Sunday, 30 November 1924 Acton Cliff

Once more I met Tom at Kingsway End, determined to get into Derbyshire, but yet once again our determination wavered, and before we knew it, we were pottering along towards Handforth, where we turned into the bylanes.  Then Styal, and across to Ringway, and via Castle Mill to Ashley.  The road around Tatton Park brought us to the Knutsford road.  Another bylane led us wonderingly to Tabley, where we crossed Chester road, and once more plunged into the dirty, rain-washed lanes.  Rain came on, and our capes came into active commission, now, as we ran through Hoo Green, to Pickmere, known to some as Loch Pick, to us as Llyn-y-Pick [a nickname that reflected their love of all things Welsh !!].

A beautiful road led us along to Gt. Budworth, where we decided to ‘pack it’ for lunch.  The little parlour was very cosy, and there was a plentiful supply of pictorial periodicals, besides which was a luxurious settee and a couch.  We were well away for a couple of hours!  Rousing ourselves at last, we hiked off via Comberbach and Little Leigh, dropping into the Weaver valley at Acton Bridge.  Then across and uphill, turning towards Acton Cliff.  On the road, came a heavy sunshine shower, and afterwards a beautifully clear rainbow formed.  Wandering down a rutty cinder path, we dipped sharply beneath a bridge, coming to a new works belonging to Brunner Mond.  Acton Cliff must be a myth, or a name, for no cliff did we see, unless the sudden drop to the works was Acton ‘Cliff’.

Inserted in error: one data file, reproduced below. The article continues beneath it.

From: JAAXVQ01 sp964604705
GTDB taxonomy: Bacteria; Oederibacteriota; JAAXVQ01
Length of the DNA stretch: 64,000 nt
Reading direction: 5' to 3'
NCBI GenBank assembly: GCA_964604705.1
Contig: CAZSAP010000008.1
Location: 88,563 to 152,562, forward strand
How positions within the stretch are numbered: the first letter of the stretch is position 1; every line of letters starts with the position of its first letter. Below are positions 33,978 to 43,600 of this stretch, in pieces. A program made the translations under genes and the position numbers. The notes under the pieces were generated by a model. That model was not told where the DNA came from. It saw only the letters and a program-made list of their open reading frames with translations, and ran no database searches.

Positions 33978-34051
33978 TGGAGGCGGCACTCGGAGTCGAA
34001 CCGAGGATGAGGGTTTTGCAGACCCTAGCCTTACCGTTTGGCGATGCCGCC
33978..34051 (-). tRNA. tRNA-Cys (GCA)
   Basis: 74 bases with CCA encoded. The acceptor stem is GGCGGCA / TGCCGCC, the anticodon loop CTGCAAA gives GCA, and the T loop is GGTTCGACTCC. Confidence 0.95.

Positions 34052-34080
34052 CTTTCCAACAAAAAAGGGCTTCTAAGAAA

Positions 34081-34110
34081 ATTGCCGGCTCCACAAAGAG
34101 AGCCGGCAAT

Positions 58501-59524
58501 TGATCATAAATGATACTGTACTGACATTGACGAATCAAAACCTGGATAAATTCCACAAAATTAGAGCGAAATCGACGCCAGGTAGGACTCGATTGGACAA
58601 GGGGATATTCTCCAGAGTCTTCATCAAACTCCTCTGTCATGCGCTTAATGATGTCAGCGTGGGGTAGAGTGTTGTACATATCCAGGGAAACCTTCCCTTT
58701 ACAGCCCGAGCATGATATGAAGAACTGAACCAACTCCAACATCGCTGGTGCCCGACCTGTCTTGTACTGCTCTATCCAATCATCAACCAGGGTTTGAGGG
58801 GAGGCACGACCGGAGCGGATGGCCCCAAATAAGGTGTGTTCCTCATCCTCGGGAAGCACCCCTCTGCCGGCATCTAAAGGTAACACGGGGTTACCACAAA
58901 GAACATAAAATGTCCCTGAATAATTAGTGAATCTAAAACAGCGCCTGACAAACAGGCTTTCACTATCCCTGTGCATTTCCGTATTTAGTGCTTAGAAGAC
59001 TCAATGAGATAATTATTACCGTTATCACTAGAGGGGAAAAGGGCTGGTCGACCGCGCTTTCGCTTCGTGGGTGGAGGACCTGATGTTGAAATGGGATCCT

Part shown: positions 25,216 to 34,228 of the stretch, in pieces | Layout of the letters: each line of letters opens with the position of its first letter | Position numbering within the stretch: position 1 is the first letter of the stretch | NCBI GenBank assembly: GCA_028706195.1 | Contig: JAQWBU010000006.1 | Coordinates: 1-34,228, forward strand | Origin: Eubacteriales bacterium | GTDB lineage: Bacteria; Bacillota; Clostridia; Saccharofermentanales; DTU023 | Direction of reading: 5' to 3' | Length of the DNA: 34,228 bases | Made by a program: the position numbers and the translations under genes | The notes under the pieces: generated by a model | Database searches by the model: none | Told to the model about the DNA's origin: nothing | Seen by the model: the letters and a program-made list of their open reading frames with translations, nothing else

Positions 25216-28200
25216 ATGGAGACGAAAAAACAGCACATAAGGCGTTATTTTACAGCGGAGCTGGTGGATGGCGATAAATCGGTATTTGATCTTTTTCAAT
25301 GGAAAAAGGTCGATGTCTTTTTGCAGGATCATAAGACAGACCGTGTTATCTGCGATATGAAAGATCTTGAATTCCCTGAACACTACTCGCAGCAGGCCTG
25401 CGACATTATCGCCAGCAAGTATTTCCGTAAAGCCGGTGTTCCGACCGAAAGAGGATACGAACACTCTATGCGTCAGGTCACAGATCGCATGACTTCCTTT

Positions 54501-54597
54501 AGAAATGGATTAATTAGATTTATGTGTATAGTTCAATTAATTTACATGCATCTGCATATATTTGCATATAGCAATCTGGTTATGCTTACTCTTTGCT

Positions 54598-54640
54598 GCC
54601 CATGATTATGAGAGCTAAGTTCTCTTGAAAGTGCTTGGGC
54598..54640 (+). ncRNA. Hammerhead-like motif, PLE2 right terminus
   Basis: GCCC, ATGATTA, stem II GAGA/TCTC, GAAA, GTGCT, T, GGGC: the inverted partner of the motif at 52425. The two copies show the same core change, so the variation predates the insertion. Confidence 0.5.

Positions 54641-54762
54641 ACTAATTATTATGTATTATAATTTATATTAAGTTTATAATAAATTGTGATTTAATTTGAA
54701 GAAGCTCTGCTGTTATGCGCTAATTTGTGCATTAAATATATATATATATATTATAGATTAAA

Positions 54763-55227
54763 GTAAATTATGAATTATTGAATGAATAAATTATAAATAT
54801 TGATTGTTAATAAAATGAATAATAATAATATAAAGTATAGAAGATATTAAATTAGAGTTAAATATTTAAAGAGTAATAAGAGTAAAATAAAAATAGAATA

We now pottered uphill to Kingsley then along the ridge with a good view of the Weaver confined below us, to Frodsham.  At Frodsham bridge on Chester road, we turned left by the river to Clifton, then climbed uphill, past the scant ruin of Rocksavage castle, and along a muddy thoroughfare to Halton.  We rode round the base of the rock on which Halton castle stands, thereon getting some views of industrial Merseyside, Runcorn and Widnes with the huge transporter bridge stretching across the river and ship canal.  A lively swooping run took us by the big water tower, and through a wood on to the Warrington – Runcorn road, and soon we were at Walton again.  From Stockton Heath, we followed the Manchester Ship Canal through Latchford and Thelwall, then at Thelwall Brook, a branching bylane brought us in the dusk to Lymm.  At Rush Green, on the Heatley road, we stopped for tea at a cottage by the wayside.  After tea, with lamps lit, we traced the road through Heatley to Warburton, and the roughly paved ‘tons’ road of unhappy memory, parting at Patricroft.  I returned home the usual way, satisfied, as usual, with the days run.     84 miles

 

 

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